Wednesday, September 23, 2009

Cataloochee Ranch: Ride? Write?



In the south where these two words sound a lot alike, we pack summer away on Labor Day; Tommy and I often want to gratify our disparate passions as Autumn sets in. He wanted to vacation with some horses, and I needed to continue drafting a collection of stories. The perfect place for both? Cataloochee Ranch, Maggie Valley, NC. We'd been there before, and it's one place on this planet that hasn't changed that much in its 75 years!

Some Floridians were there, too--Larry and Rosanne; Dennis and Nan--all riders, not writers!
The leaves have started to turn a bit at the top of the mountain, but mostly the green lushness would hurt your eyes.
As I approached the dock on the pond, hundreds of little froggies plunged from the tall grass into the water. Lily pads as large as dinner plates covered the pond in green patches. The distant trees were reflected in the pond. On the mountainside in a vivid green pasture horses grazed and a row of wild turkeys foraged for grasshoppers alongside them. After a hundred little blip blips of the frogs hitting the water, an extreme quiet set in. The summer zizz of locusts and tree frogs (I'm guessing) sounded very much like the summer sounds of my back deck in Birmingham.
On the path from Sourwood, our cabin, to the ranchhouse where we had communal meals with one of the Alexander family (owners) always at table as host, two large boxwoods and two large coniferous "bushes" framed the path. The boxwoods, Judy Alexander explained, were sent as sprigs by Sears Roebuck when her father placed an order with them. She told me the name of the "bushes" but I failed to write the name down. Each looked like a Frazier Fir which had spread into a bush before it got tall. It had tiny cones on it. Those, she said, were a part of a swap of plants that her father made with a nursery in New Jersey.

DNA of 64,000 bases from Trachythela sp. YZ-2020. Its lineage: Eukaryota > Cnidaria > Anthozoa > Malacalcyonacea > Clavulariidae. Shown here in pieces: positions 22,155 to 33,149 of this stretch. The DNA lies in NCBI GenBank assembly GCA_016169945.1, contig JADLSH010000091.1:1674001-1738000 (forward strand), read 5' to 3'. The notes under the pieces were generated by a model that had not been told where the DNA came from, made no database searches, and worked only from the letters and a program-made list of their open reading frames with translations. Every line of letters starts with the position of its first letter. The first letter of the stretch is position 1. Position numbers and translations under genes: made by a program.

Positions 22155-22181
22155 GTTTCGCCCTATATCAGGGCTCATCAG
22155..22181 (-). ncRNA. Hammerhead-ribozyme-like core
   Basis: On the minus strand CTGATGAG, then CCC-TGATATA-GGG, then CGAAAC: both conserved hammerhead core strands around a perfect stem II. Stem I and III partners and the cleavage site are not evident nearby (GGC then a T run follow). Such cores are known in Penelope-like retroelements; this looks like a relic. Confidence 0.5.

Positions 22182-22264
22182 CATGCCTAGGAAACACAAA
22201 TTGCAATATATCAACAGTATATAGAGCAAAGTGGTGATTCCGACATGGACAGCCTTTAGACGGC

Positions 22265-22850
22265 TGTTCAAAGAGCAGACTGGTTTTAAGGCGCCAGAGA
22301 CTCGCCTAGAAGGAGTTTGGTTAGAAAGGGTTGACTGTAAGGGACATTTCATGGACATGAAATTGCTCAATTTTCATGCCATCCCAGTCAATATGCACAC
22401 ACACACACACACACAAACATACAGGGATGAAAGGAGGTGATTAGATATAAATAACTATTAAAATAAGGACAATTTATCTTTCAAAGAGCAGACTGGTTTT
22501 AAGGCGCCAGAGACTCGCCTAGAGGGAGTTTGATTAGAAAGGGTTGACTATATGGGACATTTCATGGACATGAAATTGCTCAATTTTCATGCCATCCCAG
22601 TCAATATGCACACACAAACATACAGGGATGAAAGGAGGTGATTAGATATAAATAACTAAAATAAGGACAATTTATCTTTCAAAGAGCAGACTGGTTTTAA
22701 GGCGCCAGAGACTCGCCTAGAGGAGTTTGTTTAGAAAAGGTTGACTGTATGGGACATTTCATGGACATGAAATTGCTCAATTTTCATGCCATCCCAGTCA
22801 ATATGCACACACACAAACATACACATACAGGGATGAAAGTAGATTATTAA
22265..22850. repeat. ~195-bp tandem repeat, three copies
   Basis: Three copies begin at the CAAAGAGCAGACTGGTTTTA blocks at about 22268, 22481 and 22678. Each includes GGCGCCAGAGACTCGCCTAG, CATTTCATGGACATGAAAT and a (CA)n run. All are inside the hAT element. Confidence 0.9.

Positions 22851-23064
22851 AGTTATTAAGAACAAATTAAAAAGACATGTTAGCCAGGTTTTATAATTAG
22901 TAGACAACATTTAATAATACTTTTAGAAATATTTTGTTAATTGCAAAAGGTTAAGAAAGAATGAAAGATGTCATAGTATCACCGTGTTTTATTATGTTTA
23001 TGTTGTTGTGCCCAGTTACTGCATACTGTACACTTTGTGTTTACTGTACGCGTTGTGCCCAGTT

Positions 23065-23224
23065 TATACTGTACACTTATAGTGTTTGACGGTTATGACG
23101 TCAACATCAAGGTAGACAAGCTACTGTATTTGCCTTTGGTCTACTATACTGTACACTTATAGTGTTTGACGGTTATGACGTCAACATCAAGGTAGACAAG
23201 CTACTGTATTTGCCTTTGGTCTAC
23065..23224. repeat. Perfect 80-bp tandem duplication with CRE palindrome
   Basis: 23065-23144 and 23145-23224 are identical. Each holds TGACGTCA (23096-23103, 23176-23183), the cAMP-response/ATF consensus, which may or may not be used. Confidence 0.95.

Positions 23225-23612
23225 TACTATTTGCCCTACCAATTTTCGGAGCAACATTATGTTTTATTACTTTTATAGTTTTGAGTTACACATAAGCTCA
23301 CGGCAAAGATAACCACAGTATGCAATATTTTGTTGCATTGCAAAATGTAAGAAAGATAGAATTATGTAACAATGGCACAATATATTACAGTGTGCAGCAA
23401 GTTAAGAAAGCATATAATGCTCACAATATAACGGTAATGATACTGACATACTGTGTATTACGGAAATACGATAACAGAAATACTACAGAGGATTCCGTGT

Other trees of interest were the Norway Spruce, heavy with long slender cones, and the chestnut trees planted as an experiment. They are helping to develop a chestnut tree resistant to the blight which was introduced to the U.S. by the Chinese Chestnut which wiped out all the native chestnut trees.
So I soaked in the flora and fauna more than I wrote. Now I can "recollect in tranquility."






















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